Who are you and what do you do?
My name is Beryl Kingston and I’ve been a published writer since 1980 with 23 published novels to my name. My sales passed the million mark on book 13.
How did you get your current job?
I fell into being published almost by accident. When I was a child, my mother beat me and told me I was ‘rotten to the core’, should never have been born and would never amount to anything. Naturally I believed her – as children do. So although I wrote all sorts of things from the time I was seven I destroyed them all. It wasn’t until I was 49 that I ever kept anything I’d written, apart from the diaries I’d kept during the war, which were well hidden.
At that time I was giving talks to various NCT groups about how to cope with period pain and after one rather hilarious session in Leeds the secretary of the group asked me if I would write a leaflet detailing all the things I’d been talking about. ‘It was such fun but you went at 120 mph and we can’t remember half of it.’ I wrote the leaflet which turned out to be a book and, greatly daring, sent it to Good Housekeeping magazine because friends at the NCT thought they would be interested. They passed it to their ‘publishing arm’ which was Ebury Press and they published it. Easy-peasy. So easy in fact that I started writing a novel, just to see if I could do it. After that the whole thing got out of hand. Ebury took my book to the Frankfurt Book Fair, where it was seen by another publisher who was also an agent and made an offer for the paperback rights. Then he asked if I’d written anything else and when told I had a novel on the go, asked for a contact address or a phone number, rang me and asked me if he could see it. I was very loath to let it go because I thought that would be the end of the dream. But I did and he rang again at the end of the day and said something so extraordinary that it still makes my head spin to think of it. ‘I’ve read the first three chapters. It’s going to be a best seller. May I be your agent?’ And to cut this long story short, he was, and it was. His name is Darley Anderson and he’s now a famous agent. That book established us both.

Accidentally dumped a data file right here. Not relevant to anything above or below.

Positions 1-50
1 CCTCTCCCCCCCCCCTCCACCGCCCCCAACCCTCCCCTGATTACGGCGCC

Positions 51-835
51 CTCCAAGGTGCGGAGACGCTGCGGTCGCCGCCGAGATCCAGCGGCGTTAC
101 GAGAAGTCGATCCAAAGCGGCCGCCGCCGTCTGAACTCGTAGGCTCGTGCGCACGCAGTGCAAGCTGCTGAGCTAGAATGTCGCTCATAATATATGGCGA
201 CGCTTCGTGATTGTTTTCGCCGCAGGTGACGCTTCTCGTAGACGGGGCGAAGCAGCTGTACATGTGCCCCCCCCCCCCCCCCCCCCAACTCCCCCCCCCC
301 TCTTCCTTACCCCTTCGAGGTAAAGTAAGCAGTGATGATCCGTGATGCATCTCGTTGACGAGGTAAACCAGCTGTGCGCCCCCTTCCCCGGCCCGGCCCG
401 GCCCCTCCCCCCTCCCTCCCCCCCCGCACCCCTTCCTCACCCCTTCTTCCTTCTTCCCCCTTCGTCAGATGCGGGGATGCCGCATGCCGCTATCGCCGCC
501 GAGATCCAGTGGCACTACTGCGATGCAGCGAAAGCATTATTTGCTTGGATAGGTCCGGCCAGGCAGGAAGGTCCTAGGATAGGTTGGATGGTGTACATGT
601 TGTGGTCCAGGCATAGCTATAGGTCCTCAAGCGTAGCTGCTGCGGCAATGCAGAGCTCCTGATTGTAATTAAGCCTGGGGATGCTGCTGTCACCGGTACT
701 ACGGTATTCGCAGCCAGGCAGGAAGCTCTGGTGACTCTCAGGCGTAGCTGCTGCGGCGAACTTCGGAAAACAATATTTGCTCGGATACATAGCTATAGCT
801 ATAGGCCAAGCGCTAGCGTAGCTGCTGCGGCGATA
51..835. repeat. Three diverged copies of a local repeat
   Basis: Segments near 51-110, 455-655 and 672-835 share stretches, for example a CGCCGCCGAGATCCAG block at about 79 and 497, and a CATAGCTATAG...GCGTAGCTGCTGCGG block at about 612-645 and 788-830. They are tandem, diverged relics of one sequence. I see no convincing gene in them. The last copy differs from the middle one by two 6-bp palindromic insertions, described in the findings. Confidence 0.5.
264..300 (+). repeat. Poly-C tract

What does an average day look like?
My average day is rather dull, I’m afraid. I get up at about five in the summer and seven in the winter and write all morning. Afternoons are for chores of various kinds, unless I have family visiting. But if I’m in the middle of something I’ll finish it in the afternoon. I eat in the evening and don’t write after six o’clock otherwise I find it hard to sleep.
What’s the best thing about your job?
Probably the best thing about writing is being able to create another world, where virtue is rewarded, which it so rarely is in real life. But there are other good things too, meeting up with other writers at writers’ events, or with my readers when I give a talk. And of course earning good money has meant I could buy a very comfortable house and some good clothes and travel the world when I felt like it and those are very definitely ‘good things’.
Are there any downsides?
What did you want to be as a child?
I had three ambitions when I was little, but kept quiet about them, naturally. One was to be a teacher, the second was to be a doctor, the third was to be a writer. Being a doctor was out because I couldn’t afford the five year training.
If you could do any other job, what would you choose?
I taught from 1952 to 1985 and enjoyed it very much apart from the chores, which were nonsensical, and took a ten year sabbatical while I brought up my three children, which I also enjoyed, very much. Now I’m 81 I doubt whether I could find another career or would even want to.